Fourteen members of Kent Wing Air Training Corps (ATC) have just returned from a two week expedition to Kenya thanks to the generous financial support of the Ulysses Trust, RAF Charitable Trust and the Singleton Trust.
The first week was spent climbing to the 4985mpeakofMtKenya. The group climbed via the Sirimon Route starting at 2700m, the first day was a steady climb on a main track in torrential rain to Old Moses Hut at 3300m. Day 2 a 15km trek, still in rain saw the team reach Shipton Hut at 4200m; having entered a more sub-alpine climate protection from the weather was limited. However as the clouds parted on reaching the hut they were rewarded with their first views of the triple summits of MtKenya. Day 3 was an acclimatisation day toMintosColat 4600m, taking the team above 15,000ft for the first time, before returning to Shipton Hut. Rising at 0200hrs on Day 4 the team were met with heavy snow making the climb slower and cold. Reaching Square Tarn for sunrise the team paused to take in the stunning views before continuing on to summit just before 0800hrs, with clear blue skies and a view of Kilimanjaro on the horizon.
For many of the cadets this was achieved against a real physical test. Not just the debilitating effects of altitude, for all of the cadets it was their first experiences above 1000m Above sea level, but also the fact that some of the team had suffered or were still suffering the effects of a vomiting bug brought from the UK that nearly all team members suffered from at some point on the trip.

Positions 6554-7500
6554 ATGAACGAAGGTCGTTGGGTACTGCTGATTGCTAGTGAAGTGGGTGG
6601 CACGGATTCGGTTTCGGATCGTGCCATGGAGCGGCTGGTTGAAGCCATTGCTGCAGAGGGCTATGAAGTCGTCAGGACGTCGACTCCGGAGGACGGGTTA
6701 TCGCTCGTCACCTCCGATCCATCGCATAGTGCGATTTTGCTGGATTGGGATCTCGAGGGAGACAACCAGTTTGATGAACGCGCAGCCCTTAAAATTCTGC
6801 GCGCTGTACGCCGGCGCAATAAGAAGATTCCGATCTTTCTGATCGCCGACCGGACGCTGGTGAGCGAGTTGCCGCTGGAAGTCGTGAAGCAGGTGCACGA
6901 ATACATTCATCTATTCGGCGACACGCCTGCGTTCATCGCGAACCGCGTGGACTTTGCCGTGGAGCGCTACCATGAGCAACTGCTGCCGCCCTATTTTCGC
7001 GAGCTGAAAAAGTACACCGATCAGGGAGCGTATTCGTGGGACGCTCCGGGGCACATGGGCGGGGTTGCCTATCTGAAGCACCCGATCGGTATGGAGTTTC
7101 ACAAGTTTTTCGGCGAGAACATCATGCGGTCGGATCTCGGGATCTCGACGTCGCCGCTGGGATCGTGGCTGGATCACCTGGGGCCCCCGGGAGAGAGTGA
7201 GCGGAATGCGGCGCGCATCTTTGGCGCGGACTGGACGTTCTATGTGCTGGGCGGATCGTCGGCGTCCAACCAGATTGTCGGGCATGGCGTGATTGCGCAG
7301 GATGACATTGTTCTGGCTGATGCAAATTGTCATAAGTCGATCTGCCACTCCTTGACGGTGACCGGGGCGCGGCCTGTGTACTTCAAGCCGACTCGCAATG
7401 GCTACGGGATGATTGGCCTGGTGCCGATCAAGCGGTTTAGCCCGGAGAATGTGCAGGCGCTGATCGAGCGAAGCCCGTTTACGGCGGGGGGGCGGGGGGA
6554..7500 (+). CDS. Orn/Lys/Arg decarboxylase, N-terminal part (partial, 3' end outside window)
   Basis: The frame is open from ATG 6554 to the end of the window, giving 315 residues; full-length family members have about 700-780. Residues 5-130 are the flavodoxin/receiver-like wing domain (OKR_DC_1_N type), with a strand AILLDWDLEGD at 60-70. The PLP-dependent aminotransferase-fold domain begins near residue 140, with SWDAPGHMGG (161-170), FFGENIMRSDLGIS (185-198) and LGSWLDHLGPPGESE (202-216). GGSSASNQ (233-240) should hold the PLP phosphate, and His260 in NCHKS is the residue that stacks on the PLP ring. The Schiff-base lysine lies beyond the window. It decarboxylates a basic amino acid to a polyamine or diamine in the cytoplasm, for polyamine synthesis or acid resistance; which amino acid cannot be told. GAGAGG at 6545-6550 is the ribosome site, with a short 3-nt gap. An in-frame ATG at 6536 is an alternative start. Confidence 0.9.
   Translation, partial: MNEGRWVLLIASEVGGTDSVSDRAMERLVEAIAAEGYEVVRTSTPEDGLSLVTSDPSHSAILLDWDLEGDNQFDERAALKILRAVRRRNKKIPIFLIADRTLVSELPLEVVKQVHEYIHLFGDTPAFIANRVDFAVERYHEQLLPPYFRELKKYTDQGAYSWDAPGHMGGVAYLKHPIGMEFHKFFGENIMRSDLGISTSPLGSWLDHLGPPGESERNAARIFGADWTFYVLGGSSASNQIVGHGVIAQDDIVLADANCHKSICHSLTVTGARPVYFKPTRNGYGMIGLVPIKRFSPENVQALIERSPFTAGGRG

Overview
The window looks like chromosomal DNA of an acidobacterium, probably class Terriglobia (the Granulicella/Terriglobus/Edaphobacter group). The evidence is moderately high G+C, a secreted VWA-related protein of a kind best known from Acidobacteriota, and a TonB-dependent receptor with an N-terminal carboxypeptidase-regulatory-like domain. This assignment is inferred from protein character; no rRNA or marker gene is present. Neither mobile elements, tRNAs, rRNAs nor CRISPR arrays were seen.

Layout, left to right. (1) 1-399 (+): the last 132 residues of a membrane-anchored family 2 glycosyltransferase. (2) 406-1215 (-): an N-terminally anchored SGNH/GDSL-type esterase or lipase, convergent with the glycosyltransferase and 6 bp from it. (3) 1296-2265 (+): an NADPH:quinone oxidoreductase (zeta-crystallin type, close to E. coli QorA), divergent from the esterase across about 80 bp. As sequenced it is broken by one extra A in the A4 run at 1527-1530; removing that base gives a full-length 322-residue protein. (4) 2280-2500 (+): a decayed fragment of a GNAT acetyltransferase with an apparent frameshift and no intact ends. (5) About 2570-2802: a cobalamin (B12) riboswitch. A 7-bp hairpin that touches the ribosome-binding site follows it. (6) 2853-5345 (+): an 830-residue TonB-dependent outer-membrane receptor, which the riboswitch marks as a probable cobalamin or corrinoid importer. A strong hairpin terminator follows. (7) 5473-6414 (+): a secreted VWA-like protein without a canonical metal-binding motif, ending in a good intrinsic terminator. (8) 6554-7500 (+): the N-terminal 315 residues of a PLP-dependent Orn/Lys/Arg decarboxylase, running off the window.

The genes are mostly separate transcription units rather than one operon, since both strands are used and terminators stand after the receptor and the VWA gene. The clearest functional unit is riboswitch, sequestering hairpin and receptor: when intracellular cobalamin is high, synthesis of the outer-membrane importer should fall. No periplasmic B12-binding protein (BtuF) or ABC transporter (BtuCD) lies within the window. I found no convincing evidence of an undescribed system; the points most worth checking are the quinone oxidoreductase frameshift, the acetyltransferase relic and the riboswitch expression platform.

However the day had only just started, another two hours took the team to Mintos Tarn where they had breakfast, before continuing to descend above the spectacular Chogoria Gorge to arrive at their campsite by theNithiRiverat 1630hrs, after nearly 15 hrs of walking. The following day was an easy descent to Meru Bandas where the team had showers, albeit cold, for the first time in a week. However the euphoria was short lived as they woke next morning to the news they faced a 12km extra walk to meet their support vehicles as the track was in such poor condition they could only reach half way along the exit path. This was emphasised by an “interesting” ride out in 4x4s.
Phase two was a community project based with a Maasai village in remote Maji Moto. Here the team lived amongst a traditional Maasai tribe where they not only learnt about Maasai culture but were able to undertake Maasai “Warrior Training” and undertook a walking safari with Maasai guides. They also met an inspirational woman who was trying to break the chain of denying young females education by setting up her own school for the children of Maasai widows. Visiting the school, and the nearby mixed primary school, the team helped plant trees with school children, installed a solar panel which they had fundraised for, and ran a sports day for the school leaving behind a large quantity of sports equipment and stationary they had managed to get donated.
The final two days were spent on safari where they saw the “Big 5” in a two hour period as well as just about every species the Maasai Mara has to offer courtesy of the wetter, more temperate weather.
Such was the effect of the Maasai experience that plans are already afoot to return in 2013 with two teams and build a new classroom block for the school so that more children will have the opportunity to get an education.
For more information on joining the Cadet’s visit www.serfca.org tel: 01252 357605